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Who's the Boss? The Political Economy of Unpaid Care Work and Food Sharing in Brooklyn, USA


  • Tamara Mose Brown


Over the last two decades, scholars have situated paid and unpaid care work as an important component in the US economic infrastructure. Until recently, scholars have neglected to address the sociological significance of the cooking and sharing of food (“foodways”) as part of the productive unpaid work of caregivers. This article details the lives of West Indian childcare providers in Brooklyn, New York and places their experiences in the context of economic structures. The study shows how childcare providers share food with their charges to establish forms of control and resist the subordination inherent in childcare work. By studying the unpaid care work of food sharing through participant observation and interviews during 2004--7, this research reveals blurred boundaries between reproductive and productive work. It also analyzes how childcare providers resist and momentarily invert the hierarchy of employer households, shaping their workdays beyond the responsibilities of taking care of children.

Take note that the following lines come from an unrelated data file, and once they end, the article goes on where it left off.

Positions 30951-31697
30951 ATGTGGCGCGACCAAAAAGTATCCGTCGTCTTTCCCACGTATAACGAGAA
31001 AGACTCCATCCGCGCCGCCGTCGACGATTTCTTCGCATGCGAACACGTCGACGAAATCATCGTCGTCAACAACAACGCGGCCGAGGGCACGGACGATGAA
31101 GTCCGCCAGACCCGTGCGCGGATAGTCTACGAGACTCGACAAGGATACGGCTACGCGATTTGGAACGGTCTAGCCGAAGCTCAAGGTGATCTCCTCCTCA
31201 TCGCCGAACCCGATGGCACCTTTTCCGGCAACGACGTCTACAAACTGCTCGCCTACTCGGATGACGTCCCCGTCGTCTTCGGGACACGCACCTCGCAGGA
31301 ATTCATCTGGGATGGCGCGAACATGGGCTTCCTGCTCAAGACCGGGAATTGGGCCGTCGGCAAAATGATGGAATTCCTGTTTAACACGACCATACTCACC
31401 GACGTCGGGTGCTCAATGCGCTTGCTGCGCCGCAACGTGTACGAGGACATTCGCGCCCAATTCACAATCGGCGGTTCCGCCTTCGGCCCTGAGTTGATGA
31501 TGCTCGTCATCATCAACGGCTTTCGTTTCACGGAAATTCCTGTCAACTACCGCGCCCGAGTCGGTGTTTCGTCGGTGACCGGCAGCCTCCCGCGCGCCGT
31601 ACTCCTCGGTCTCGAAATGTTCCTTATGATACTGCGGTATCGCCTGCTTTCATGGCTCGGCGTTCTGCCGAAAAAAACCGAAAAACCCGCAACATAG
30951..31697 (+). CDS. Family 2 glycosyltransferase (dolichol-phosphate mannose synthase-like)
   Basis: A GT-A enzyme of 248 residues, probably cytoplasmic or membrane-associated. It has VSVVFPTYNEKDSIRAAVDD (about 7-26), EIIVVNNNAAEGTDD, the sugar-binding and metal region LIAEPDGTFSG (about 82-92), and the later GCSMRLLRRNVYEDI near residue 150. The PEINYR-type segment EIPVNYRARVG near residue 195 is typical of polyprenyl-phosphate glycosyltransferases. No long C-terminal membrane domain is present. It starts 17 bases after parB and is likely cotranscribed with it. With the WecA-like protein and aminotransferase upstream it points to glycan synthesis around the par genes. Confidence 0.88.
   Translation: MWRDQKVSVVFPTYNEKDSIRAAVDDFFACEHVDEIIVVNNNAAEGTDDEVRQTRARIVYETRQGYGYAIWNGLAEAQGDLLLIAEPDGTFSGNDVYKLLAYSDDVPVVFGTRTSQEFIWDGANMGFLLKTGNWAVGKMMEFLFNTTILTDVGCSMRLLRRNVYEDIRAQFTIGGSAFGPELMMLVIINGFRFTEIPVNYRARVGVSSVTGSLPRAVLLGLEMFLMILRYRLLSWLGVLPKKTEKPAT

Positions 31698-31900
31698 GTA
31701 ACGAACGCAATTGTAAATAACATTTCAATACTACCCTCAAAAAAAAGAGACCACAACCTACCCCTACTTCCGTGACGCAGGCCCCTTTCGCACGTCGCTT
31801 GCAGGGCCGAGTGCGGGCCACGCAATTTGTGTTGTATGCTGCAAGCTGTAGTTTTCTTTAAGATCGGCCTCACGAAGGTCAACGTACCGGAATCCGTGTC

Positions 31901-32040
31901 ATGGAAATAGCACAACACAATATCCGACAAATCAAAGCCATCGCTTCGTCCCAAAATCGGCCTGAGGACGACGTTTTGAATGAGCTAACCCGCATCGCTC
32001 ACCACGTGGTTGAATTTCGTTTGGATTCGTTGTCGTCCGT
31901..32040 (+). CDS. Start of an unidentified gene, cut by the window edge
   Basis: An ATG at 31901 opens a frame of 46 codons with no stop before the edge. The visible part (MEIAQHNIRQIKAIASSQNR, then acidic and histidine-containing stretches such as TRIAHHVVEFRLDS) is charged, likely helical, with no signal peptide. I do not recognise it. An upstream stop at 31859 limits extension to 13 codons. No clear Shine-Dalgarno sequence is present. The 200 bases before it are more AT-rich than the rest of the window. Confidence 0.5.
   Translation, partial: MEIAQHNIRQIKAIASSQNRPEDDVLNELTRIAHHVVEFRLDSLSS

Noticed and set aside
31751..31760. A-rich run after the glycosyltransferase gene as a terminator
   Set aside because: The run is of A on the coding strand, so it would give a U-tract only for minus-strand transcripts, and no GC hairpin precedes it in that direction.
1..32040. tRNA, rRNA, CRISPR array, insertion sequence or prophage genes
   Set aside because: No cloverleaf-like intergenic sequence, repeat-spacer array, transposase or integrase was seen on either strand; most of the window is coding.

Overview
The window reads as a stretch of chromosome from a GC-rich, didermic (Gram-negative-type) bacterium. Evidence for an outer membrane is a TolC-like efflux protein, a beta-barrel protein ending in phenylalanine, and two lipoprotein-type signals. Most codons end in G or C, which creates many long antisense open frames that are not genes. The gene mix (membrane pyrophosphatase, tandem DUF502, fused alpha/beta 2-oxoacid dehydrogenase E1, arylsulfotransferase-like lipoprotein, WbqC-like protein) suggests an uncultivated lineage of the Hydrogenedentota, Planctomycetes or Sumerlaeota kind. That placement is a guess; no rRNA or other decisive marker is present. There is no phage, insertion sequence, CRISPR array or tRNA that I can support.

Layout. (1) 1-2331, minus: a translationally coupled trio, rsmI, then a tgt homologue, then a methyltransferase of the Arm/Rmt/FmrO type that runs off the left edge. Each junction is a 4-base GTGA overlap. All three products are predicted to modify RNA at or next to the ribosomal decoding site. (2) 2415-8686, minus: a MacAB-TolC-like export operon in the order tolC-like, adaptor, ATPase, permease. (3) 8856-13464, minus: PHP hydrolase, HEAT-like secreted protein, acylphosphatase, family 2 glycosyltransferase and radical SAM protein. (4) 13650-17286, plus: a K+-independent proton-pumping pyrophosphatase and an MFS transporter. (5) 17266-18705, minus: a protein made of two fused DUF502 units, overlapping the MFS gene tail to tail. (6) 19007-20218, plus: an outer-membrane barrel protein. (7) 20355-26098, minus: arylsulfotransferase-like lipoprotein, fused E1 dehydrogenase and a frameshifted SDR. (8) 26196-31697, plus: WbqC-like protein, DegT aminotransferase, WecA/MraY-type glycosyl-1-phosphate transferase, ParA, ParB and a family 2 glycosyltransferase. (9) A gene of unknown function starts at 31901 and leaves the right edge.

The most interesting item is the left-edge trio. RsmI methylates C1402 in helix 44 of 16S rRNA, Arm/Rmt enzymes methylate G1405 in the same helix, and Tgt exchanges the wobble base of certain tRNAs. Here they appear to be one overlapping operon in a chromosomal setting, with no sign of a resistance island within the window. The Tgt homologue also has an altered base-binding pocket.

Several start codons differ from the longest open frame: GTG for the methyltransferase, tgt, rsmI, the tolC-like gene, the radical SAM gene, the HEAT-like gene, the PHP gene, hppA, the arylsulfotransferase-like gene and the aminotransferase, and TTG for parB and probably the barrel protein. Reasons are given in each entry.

Suggested Citation

  • Tamara Mose Brown, 2012. "Who's the Boss? The Political Economy of Unpaid Care Work and Food Sharing in Brooklyn, USA," Feminist Economics, Taylor & Francis Journals, vol. 18(3), pages 1-24, July.
  • Handle: RePEc:taf:femeco:v:18:y:2012:i:3:p:1-24
    DOI: 10.1080/13545701.2012.704148

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